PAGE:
• Has anyone used a Siemen's S56 with Bluetooth? Any problems with installation? Did you get your phone book transferred? John and others say to just follow the NAV Manual but I'm not too used to technical instructions.
  • john1701ajohn1701a Posts: 1,897
    > I don't believe he's on a crusade to disseminate
    > misinformation

    I couldn't. They nit-pick every little detail I mention. And they'd get away with it sometimes if it wasn't for my detailed online logs & spreadsheets. That makes it easy to look up the supporting data I need.

  • john1701ajohn1701a Posts: 1,897
    Someone mentioned there was one today, but didn't include any detail all.

    That was no big deal for me. I just started taking apart the back of the Prius until I finally found something that looked like it could be a release. I shut the hatch, crawled inside from the front, and pushed it. Yup! That was it.

    From inside the hidden storage area, remove the tiny black panel on it's side near the hatch, and poke your finger through that into the metal casing. There's a tiny metal button. (Toyota definitely wanted to make that inaccessible from outside.) Pushing that pops the hatch open.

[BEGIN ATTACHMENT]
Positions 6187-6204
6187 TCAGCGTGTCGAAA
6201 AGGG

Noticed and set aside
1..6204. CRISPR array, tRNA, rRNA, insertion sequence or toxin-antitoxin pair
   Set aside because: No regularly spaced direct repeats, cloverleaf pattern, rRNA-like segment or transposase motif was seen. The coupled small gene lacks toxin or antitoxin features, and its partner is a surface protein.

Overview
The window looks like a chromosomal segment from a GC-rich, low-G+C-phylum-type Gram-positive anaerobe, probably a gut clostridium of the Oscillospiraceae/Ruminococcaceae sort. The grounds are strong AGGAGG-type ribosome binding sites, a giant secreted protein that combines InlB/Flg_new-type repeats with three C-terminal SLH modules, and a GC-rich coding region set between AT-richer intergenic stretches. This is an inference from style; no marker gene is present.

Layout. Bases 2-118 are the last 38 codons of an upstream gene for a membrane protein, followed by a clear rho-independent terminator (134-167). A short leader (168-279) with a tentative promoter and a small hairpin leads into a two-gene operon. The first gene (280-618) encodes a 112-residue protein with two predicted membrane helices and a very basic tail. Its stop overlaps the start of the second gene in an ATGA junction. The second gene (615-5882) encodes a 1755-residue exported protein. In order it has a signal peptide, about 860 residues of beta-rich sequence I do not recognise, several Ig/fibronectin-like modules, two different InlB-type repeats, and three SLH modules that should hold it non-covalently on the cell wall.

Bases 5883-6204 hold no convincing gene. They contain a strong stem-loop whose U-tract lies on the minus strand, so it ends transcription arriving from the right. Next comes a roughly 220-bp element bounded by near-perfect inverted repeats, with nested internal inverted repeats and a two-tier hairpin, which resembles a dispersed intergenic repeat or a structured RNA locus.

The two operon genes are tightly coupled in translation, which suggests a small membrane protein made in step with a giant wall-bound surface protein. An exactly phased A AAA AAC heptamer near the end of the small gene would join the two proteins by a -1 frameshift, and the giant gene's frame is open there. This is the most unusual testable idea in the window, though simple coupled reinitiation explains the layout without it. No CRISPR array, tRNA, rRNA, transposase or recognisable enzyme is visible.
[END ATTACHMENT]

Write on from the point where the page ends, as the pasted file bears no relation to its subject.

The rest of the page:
• I am 16 and alot of my friends think it is funny that i have a 04 prius but we all enjoy it. For anyone out there looking to buy, I fit 4 ffotball players plus me the other day . It has a very spacious interior. They werent extremely comfortable but for a 15 min ride it was fine.
       I have had my Pkg 9 2004 prius since October 17 and i believe I had the first green Pearl colored prius in the USA anyways i have put over 3,000 miles on it. I love it and for anyone interested my TOP SPEED was 102 mph on the 105(freeway in LA) at night. IT HAS POWER. When I got the car I also got a new cell phone with Bluetooth Wirless capabilities. BUT the connection cuts out every other 5 secs.WHY?? Without using the bluetooth and just the phone in the same place it works fine,,,So it is not the phone..Anyone else with this problem???
  • john1701ajohn1701a Posts: 1,897
    Sorry, I don't have any experience with that phone.

    I do with the Sony Ericcson T610. So I created an illustrated document showing how to do the setup. Now I'm working on one to show how to do the phonebook transfer too.

    The Prius part is easy, and the same for each phone. You do that first. Then play with your phone's Bluetooth options until you find an "ADD" or "DETECT" device option. When it does find the Prius, it will prompt you for the password shown on the Multi-Display. Then you'll probably need to select a "CONNECT" option to complete the setup.

  • john1701ajohn1701a Posts: 1,897
    > I fit 4 football players plus me the other day